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October 1, 2020

English Department Announces 2020-21 Ph.D. Class Will Only Feature “Applicants Interested In Working In and With Black Studies”


The admissions office housed in Rosenwald Hall.

Giovanna DeCastro / The Chicago Maroon

In mid-September, the University of Chicago’s English department announced that for the 2020–21 Ph.D. graduate admissions cycle it will be accepting “only applicants interested in working in and with Black Studies.” 

The announcement was made as part of a statement of solidarity with the Black Lives Matter Movement. 

“The English department at the University of Chicago believes that Black Lives Matter, and that the lives of George Floyd, Breonna Taylor, Tony McDade, and Rayshard Brooks matter, as do thousands of others named and unnamed who have been subject to police violence."

“English as a discipline has a long history of providing aesthetic rationalizations for colonization, exploitation, extraction, and anti-Blackness.… As such, we believe all scholars have a responsibility to know the literatures of African American, African diasporic, and colonized peoples, regardless of area of specialization, as a core competence of the profession,” the statement reads.

The department website previously read, “As part of our commitment to funding and fostering scholarship in Black studies, in the coming academic year (2020-2021) we are prioritizing consideration of applicants who work in and with Black studies for admission to our PhD program.” That statement has since been deleted and replaced with the 2020-2021 admissions qualifications. 

Professor Maud Ellman, interim chair of the department, explained that “our department made the decision to target admissions only in specific areas because we could admit only five PhD students in the current cycle, although we expected about 750 applications.”

The five new admissions will join the approximately 70 Ph.D. students and candidates currently studying a wide array of subject matter.   

According to Ellman’s statement, a combination of increased applicants due to COVID-19 and a decreased number of available spots led the department to its decision.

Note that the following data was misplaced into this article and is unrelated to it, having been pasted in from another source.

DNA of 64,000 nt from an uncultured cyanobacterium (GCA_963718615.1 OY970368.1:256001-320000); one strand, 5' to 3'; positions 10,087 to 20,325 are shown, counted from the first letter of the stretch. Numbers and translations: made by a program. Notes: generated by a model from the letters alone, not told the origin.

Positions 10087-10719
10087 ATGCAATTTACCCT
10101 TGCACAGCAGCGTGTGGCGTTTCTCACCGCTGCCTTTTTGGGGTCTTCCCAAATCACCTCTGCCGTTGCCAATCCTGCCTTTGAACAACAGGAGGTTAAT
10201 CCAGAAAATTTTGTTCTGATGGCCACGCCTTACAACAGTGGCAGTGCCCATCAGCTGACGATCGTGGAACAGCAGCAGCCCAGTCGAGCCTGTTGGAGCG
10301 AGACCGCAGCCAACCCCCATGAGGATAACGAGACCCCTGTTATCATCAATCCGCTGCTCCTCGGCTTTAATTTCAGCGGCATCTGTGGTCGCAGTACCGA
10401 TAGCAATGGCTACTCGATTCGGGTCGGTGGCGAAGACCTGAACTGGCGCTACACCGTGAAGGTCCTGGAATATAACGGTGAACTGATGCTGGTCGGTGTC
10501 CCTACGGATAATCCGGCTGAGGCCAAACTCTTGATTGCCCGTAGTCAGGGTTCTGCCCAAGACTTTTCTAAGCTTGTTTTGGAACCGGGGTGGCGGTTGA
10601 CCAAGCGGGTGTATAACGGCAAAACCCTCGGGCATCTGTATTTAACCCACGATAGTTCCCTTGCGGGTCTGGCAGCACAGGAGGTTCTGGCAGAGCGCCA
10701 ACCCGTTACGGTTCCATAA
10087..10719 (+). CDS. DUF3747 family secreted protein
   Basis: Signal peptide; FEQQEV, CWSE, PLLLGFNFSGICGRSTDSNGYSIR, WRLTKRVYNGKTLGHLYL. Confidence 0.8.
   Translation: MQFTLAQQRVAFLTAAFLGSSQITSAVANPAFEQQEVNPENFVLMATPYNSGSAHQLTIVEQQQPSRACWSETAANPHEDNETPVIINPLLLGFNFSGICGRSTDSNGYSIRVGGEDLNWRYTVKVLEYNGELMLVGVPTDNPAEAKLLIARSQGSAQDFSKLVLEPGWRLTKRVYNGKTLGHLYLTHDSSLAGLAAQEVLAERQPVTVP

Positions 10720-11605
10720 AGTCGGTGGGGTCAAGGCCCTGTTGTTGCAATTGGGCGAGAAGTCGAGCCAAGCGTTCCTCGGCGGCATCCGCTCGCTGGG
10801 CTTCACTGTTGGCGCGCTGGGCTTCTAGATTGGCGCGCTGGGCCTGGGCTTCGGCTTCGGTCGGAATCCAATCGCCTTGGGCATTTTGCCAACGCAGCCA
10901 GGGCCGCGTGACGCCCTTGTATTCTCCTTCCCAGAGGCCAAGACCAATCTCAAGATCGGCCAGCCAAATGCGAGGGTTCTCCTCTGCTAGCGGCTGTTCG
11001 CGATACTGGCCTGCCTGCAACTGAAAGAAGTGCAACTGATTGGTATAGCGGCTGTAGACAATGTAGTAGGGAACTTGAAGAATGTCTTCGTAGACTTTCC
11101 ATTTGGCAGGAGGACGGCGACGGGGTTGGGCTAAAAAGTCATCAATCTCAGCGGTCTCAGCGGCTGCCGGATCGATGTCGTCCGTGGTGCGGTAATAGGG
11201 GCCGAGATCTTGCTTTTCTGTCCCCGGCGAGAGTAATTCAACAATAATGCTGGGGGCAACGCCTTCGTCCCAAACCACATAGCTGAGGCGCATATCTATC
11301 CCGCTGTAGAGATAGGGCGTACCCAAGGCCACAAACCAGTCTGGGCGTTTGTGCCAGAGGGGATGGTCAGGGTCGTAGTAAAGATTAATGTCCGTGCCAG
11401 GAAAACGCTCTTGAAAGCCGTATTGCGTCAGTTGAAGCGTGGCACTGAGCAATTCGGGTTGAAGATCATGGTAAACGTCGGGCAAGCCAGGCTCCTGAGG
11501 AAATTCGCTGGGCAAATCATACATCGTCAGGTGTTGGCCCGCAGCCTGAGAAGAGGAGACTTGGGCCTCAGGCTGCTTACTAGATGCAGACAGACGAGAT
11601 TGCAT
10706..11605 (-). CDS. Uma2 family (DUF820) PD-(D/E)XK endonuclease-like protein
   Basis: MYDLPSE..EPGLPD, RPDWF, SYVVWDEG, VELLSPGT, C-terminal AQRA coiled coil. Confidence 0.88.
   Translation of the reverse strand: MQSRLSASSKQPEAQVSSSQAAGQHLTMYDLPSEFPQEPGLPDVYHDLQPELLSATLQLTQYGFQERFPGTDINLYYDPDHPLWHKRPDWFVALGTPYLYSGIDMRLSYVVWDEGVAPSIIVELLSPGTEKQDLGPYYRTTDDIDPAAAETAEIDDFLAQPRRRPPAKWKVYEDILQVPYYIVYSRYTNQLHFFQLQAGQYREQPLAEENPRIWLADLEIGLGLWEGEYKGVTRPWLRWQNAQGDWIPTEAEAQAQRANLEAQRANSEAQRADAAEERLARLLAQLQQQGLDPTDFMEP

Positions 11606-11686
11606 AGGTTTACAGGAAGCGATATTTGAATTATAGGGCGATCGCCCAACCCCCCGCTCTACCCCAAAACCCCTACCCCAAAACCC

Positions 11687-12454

“The reduced number of spaces persuaded us to focus on specific areas so as to give careful consideration to all the applications we receive.  If we had had to select five candidates from last year’s pool of about 650 this would have resulted in an admissions rate of 0.77%. In the 2020–21 cycle we decided to focus on Black Studies, which has become one of the department’s new strengths owing to some brilliant recent hires.” 

The department's admissions page states that it “plans to target different subject-areas each year to foster cohesive cohorts of students working towards compatible goals,” clarifying that this new policy will not exclude other fields of study from the department.

The practice of creating cohorts in graduate education is an established practice in the sciences, as well as other English departments around the country. Ellman explained that with minimal intake of students, it makes more sense to focus on a specific field.

Ellman also stated that Ph.D. students will study a variety of course materials, and that their research may incorporate all of those topics.

“Students take many courses in different subject-areas as part of our Ph.D. program, and some change their initial dissertation plans as a result. We encourage students to experiment and find their own direction under careful supervision from our faculty, all of whom take part in the admissions process.”

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